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In Florida and across the country, rural COVID-19 vaccinations lag

In 23 of the state’s 67 counties — almost all rural and largely spread across North Florida — the rates were below 40 percent.
Nurse Carla Alleyne administers the Johnson & Johnson vaccine to Ana Lucia Delgado Tejada at the Salvation Army of Broward County Community Center in Fort Lauderdale on May 19, 2021.
Nurse Carla Alleyne administers the Johnson & Johnson vaccine to Ana Lucia Delgado Tejada at the Salvation Army of Broward County Community Center in Fort Lauderdale on May 19, 2021. [ CARLINE JEAN | South Florida ]
Published Jun. 14
Updated Jun. 14

TALLAHASSEE — COVID-19 vaccination rates lag in vast swaths of rural Florida compared to the rest of the state — a pattern that also has been seen in other areas of the country, a new report shows.

The report, released Friday by the state Department of Health, said 55 percent of people in Florida ages 12 and older had received at least one dose of the COVID-19 vaccine.

But in 23 of the state’s 67 counties — almost all rural and largely spread across North Florida — the rates were below 40 percent. The rates in nine counties were below 30 percent, including 24 percent in Holmes County, 27 percent in Baker County, 27 percent in Hamilton County and 27 percent in Union County.

On the other end of the spectrum, the vaccination rate was 67 percent in Central Florida’s Sumter County, home to much of the massive Villages retirement community, and was 66 percent in Miami-Dade County, the state’s most-populous county, the report shows.

The report said 10,460,797 people in Florida had received at least one vaccine dose as of Thursday and that 8,659,077 people were considered fully vaccinated, meaning they had received the required two doses of vaccines produced by drug makers Pfizer or Moderna or the one-dose vaccine produced by Johnson & Johnson. It listed an overall population of 19,119,043 people ages 12 and older.

The report, which did not provide percentages of fully vaccinated people by county, reflected a pattern of lagging rural vaccination highlighted last month by the federal Centers for Disease Control and Prevention.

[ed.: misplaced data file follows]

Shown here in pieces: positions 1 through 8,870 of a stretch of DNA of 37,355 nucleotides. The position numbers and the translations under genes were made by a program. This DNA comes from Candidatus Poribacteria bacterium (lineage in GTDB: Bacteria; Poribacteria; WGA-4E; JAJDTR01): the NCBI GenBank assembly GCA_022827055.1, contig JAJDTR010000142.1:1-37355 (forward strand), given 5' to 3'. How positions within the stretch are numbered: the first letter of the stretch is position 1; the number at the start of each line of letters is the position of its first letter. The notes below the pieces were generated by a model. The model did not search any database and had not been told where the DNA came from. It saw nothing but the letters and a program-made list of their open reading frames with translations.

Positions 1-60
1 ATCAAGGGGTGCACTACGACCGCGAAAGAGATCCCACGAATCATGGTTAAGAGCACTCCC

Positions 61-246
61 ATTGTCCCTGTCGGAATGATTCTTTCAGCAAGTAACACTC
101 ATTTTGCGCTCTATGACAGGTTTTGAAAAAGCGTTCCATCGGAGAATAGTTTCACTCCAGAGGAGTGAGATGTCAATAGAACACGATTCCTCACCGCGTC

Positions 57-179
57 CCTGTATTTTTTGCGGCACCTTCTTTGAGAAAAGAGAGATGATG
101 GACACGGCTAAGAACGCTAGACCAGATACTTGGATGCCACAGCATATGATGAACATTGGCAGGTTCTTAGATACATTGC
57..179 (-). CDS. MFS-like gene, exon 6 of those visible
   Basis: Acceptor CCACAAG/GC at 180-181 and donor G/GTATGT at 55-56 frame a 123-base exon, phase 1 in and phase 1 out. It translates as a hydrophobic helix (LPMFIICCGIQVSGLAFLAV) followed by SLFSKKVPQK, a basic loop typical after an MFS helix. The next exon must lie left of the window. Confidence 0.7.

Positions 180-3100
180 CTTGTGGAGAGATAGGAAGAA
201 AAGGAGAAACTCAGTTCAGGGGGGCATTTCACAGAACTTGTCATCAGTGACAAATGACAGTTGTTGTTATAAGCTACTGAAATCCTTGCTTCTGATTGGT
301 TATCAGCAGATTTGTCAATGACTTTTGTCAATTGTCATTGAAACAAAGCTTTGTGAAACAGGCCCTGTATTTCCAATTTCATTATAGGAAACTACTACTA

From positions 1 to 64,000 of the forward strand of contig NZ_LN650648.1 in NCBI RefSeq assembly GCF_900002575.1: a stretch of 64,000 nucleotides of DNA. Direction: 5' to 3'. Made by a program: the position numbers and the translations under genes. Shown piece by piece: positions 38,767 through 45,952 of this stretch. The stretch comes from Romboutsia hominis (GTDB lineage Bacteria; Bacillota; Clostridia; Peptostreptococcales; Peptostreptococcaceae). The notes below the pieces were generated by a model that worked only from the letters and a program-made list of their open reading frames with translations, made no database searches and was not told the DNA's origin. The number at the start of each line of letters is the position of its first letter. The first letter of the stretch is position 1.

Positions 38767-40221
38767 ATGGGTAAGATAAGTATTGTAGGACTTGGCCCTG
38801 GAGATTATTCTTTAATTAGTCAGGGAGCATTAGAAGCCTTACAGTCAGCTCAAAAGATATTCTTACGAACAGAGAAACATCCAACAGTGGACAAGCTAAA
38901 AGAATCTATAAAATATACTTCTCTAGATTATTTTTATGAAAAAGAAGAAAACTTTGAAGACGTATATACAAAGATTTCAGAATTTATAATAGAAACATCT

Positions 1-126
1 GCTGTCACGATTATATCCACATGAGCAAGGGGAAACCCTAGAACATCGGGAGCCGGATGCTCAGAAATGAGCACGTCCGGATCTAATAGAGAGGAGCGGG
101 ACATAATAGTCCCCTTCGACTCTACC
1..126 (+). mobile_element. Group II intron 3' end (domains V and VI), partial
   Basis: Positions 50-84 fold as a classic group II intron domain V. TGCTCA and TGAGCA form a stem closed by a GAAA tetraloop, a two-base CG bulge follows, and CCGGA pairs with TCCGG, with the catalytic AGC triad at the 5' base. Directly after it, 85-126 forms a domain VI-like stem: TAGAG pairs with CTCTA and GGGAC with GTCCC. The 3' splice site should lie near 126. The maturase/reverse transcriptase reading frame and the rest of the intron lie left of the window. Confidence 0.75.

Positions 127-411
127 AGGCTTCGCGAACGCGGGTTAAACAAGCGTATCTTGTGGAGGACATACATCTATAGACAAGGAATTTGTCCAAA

“Disparities in COVID-19 vaccination access and coverage between urban and rural communities can hinder progress toward ending the pandemic,” the CDC said in a May 21 report. “Public health practitioners should collaborate with health care providers, pharmacies, employers, faith leaders and other community partners to identify and address barriers to COVID-19 vaccination in rural areas.”

The CDC report pointed to issues such as rural residents having to travel farther for vaccinations and cited vaccine “hesitancy” in rural areas that is a “major barrier that public health practitioners, health care providers and local partners need to address to achieve vaccination equity.” It also said many rural residents face particular health risks from COVID-19.

“Rural communities often have a higher proportion of residents who lack health insurance, live with comorbidities or disabilities, are (65 or older) and have limited access to health care facilities with intensive care capabilities, which places these residents at increased risk for COVID-19–associated morbidity and mortality,” the CDC report said.

Of the 23 counties in Florida that had vaccination rates below 40 percent last week, all but two — Bay and Clay counties — have overall populations below 75,000, the Department of Health report said. Also, all but two — Hardee and Okeechobee — were in North Florida.

By Jim Saunders, News Service of Florida

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